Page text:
Banks, especially Jay Cooke and Co. , raised millions of dollars through selling bonds to finance construction. Speculators 'bet' on the railroad, gambling on the fact that settlement and opportunities to make money would follow behind the completed railway. However, construction expenses ballooned and outpaced financing. Efforts to raise more funding failed. When they could no longer pay the bills, Jay Cooke and Co. and other banking houses folded. The collapse of the railway financiers sparked high bank withdrawals, the failure of brokerage firms, and railway construction halted. By September 20th, the New York Stock Exchange suspended trading for the first time.
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To read contemporary news of the Panic of 1873, search Chronicling America for "Panic 1873" and limit by date for 1873. Sort results by date and read contemporary news of the Panic of 1873.
New York and the Panic of 1873 by Jennifer S. Lee .
New York Times: City Room,. October 14, 2008
1873: Off the Rails.
Harvard Business School Historical Collections
The Real Great Depression.
Chronicle of Higher Education
Crisis Chronicles: The Long Depression and the Panic of 1873
by Thomas Klitgaard and James Narron.
Federal Reserve Bank of New York: Liberty Street Economics.
Routledge handbook of major events in economic history., Randall E. Parker and Robert. Whaples, eds. London; New York: Routledge, 2013.
LC Call Number: HB75 .R6748 2013 OVERFLOWJ34
Catalog Record: 2012031239
Includes a chapter by Eric Lomazoff on The panic of 1873.
Townsend, Washington. The causes of the late panic, the dangers of inflation, and the remedy for our financial troubles. Washington, Gov't print. off., 1874.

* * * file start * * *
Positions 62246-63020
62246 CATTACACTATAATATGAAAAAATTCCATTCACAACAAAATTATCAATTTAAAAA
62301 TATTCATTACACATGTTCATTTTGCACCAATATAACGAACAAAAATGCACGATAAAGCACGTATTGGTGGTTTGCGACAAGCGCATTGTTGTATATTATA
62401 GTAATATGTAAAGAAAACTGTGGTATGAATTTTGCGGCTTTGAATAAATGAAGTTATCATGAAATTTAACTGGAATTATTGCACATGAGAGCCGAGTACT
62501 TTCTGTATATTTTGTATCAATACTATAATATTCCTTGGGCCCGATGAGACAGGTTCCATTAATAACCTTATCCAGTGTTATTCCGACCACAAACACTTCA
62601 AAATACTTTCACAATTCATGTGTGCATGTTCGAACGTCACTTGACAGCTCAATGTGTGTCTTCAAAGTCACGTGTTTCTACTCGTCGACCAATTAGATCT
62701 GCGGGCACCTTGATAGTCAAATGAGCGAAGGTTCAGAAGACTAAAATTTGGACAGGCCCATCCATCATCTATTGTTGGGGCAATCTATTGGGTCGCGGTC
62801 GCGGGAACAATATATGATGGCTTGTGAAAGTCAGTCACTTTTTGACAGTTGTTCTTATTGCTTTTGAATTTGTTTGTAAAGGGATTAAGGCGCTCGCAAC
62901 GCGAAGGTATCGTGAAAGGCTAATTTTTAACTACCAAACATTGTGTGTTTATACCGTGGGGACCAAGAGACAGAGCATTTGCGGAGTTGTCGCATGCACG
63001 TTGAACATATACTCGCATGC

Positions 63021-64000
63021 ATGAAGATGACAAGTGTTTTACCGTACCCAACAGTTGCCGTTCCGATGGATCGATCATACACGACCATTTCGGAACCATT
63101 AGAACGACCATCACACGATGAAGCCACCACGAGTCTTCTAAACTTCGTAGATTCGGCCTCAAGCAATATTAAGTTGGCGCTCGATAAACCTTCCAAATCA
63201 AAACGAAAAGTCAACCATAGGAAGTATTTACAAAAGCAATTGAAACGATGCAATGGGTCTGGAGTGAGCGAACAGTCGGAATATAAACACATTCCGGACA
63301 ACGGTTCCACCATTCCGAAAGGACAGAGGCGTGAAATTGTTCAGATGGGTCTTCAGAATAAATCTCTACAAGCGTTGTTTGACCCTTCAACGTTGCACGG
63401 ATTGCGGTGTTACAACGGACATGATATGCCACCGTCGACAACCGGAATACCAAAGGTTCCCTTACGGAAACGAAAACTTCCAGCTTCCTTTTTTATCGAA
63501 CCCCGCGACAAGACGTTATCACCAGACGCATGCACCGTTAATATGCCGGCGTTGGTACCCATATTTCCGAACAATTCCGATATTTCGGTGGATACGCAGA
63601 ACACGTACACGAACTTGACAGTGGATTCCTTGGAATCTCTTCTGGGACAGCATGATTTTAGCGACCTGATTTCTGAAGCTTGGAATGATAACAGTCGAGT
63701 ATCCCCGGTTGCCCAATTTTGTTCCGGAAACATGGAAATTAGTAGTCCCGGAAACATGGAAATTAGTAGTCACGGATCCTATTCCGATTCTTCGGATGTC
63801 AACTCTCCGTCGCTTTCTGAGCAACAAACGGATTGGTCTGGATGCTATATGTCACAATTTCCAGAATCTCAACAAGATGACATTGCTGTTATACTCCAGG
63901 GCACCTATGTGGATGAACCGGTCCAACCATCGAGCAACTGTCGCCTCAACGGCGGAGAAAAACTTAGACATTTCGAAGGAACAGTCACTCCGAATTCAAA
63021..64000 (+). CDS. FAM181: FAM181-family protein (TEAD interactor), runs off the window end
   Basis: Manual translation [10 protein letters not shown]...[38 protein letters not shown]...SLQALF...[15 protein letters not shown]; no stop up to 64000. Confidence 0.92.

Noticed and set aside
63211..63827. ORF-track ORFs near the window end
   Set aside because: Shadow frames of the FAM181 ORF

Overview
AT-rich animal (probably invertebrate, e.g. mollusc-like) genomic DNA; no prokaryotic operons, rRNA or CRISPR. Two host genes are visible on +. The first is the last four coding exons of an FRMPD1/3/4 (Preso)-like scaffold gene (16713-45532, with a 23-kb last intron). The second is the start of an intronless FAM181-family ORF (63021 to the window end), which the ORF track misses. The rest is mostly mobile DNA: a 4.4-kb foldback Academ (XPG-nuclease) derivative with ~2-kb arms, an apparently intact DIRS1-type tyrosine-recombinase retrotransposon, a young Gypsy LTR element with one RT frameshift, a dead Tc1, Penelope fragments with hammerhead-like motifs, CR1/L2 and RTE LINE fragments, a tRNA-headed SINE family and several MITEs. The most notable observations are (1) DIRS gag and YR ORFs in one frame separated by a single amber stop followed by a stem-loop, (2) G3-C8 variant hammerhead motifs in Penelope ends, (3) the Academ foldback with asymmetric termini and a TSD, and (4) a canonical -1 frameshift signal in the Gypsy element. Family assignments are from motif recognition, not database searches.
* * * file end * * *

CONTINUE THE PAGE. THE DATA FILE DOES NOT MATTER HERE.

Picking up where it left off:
LC Call Number: HG525 .T74
Catalog Record: ca08000361
Contemporary speech in Congress by Representative Washington Townsend,from Pennsylvania.
Whalen, R. Christopher. Inflated: how money and debt built the American dream Hoboken, N.J.: Wiley, 2011.
LC Call Number: HJ8101 .W43 2011
Catalog Record: 2010028553
A historical look from the early days of the country to the 21st century at the conflicting tendencies of Americans to consider themselves both fiscally responsible and open to opportunities to "get rich quick." Includes a section on the Panic of 1873.
Wicker, Elmus. Banking panics of the Gilded Age. Jefferson, NC: McFarland, 2002.
LC Call Number:
Catalog Record: 99087487
Table of contents
Additional works on this topic in the Library of Congress may be identified by searching the Online Catalog under appropriate Library of Congress subject headings. Choose the topics you wish to search from the following list of Library of Congress subject headings to link directly to the Catalog and automatically execute a search for the subject selected. For assistance in locating other subject headings which relate to this subject, please consult a reference librarian.
Banks and banking--United States--History
Bank failures--United States--History
Financial crises--United States--History